Memorial University student, Ariyana Maria Gomes needed emergency support for food and rent during the coronavirus pandemic. She is one of the hundreds who found themselves in a similarly dire situation.

When the pandemic hit the Country, Ariyana Maria Gomes was alone in St. John’s.

She faced many unknown situations, like how she would afford rents and groceries, amid the stress of trying to stay alive and healthy so far from her home in Bangladesh.

“I had very little interaction with people. So that really impacted me mentally. I was all alone in my house,” she said.

“And the other thing was there was a financial issues as well.”

Gomes is one of the many international students at Memorial University who, in the span of the past few months, needed some form of financial supports after the COVID-19 crisis thrust them into crisis no one could have planned for, and found themselves facing food insecurity.

Because of their unique status, staying in Canada on student visas, many were not able to get emergency federal funding available to other students.

Gomes also could not qualify for the Canadian Emergency Response Benefit because she couldn’t make the minimum $5,000 in the twelve (12) months leading up to the pandemic.

For Gomes, it was the culmination of a number of unfortunate events all happening at once. First, she lost her job because of the shutdown. Then, her family back home could not send help.

“It was very hard to send money. My mother could not send money to me for about a month and I only have little savings,” she said.

Emergency help

Gomes did what she could to stay alive. She came to some arrangement with her landlord for late rent payments and then received help from NL Eats, a local food bank that delivers.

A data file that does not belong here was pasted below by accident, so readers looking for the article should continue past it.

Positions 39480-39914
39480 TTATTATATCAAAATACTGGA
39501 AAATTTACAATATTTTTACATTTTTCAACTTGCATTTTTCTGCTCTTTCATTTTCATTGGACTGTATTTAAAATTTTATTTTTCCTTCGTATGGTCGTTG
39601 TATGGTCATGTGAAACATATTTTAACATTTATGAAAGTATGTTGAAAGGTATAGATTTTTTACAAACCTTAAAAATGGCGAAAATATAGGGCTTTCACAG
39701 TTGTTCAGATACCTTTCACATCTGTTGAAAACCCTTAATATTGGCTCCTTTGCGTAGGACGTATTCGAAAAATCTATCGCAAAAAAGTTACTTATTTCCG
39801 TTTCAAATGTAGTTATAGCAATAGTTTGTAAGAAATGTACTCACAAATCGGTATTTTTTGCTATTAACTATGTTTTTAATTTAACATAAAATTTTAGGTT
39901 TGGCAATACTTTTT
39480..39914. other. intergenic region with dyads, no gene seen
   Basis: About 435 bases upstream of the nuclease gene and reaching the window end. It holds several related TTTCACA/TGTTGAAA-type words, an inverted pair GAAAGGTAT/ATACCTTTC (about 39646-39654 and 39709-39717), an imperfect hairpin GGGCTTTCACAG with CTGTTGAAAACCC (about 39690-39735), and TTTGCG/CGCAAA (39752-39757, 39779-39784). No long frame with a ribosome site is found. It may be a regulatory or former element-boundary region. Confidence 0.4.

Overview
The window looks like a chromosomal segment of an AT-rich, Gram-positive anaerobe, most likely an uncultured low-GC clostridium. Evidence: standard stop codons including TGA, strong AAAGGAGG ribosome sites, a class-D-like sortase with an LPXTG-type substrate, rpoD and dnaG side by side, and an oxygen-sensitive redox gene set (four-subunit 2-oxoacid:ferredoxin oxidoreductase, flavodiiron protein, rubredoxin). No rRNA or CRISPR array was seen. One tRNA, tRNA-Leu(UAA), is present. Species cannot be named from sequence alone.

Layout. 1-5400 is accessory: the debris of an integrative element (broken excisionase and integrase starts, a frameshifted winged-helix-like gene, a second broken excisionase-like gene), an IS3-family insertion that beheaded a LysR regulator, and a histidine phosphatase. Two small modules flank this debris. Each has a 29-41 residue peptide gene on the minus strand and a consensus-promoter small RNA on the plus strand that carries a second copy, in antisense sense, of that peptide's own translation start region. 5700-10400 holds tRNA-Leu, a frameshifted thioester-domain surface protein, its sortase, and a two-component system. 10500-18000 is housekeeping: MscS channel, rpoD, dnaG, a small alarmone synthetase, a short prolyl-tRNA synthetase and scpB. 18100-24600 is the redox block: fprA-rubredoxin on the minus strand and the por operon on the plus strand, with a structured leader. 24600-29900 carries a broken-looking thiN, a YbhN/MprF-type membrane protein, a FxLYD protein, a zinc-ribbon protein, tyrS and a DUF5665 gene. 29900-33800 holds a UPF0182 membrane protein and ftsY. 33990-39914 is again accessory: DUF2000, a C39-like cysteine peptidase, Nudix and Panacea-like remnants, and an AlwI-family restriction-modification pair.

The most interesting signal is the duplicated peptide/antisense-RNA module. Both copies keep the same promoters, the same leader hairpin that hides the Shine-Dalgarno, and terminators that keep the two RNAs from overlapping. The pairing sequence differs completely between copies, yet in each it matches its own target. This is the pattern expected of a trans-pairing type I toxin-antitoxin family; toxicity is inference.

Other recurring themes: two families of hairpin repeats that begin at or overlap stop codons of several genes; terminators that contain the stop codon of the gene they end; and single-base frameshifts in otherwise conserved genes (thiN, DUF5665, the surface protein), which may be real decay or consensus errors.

She also got help from the Memorial University, with a $100 gift card for groceries. It came from an emergency fund support by the university.

Gomes said without those gift cards and hampers she doesn’t know what she would have done.

“I honestly don’t know what to do. I think if that did not happen, I would have actually had to go door-to-door or at random homes about help,” she said.

Pandemic needs persist

According to MUN’s Internationalization Office, 508 foreign students needed emergency funding during the coronavirus pandemic. 41 Canadian students required supports as well.

Lynn Walsh, the manager of the office, said some international students lost jobs, others couldn’t return to their native countries because of border closures and others couldn’t get money sent to them because of the crisis in their home countries.

Walsh also said that an emergency fund set up with donations from faculty, staffs and alumni — totalling about $190,000 — has been distributed.

Memorial university is hoping to get more donations.

“There are still students that are in need of financial assistance. The months don’t change right? Your rents and the needs you have for the coming months are going to continue,” said Walsh.

The issue is but a national problem as well.

“We’re hearing from a number of our members that many international students that maybe are stranded in Canada and not able to go home, or who have decided to stay in these communities amidst pandemic, are really struggling to keep their heads above water,” said Bryn de Chastelain, president of the Canadian Alliance Student Association, a non-profit organization that advocates for student support.

De Chastelain said his association is calling on the Canadian government to extend the emergency student benefits to international students.

“We know that students from foreign countries contribute billions of dollars to the Canadian economy and they add a significant amount of value to our university classrooms and experience,” he said.

Gomes is among those set of students, and as public health restrictions are gradually being lifted in Newfoundland and Labrador, things are finally getting back to normal for her.

She’s now working, and her mother can now send money if she needs it. But COVID-19 has shown just how precarious an international student’s situation can become.

Share with friends

Leave a Reply

Your email address will not be published.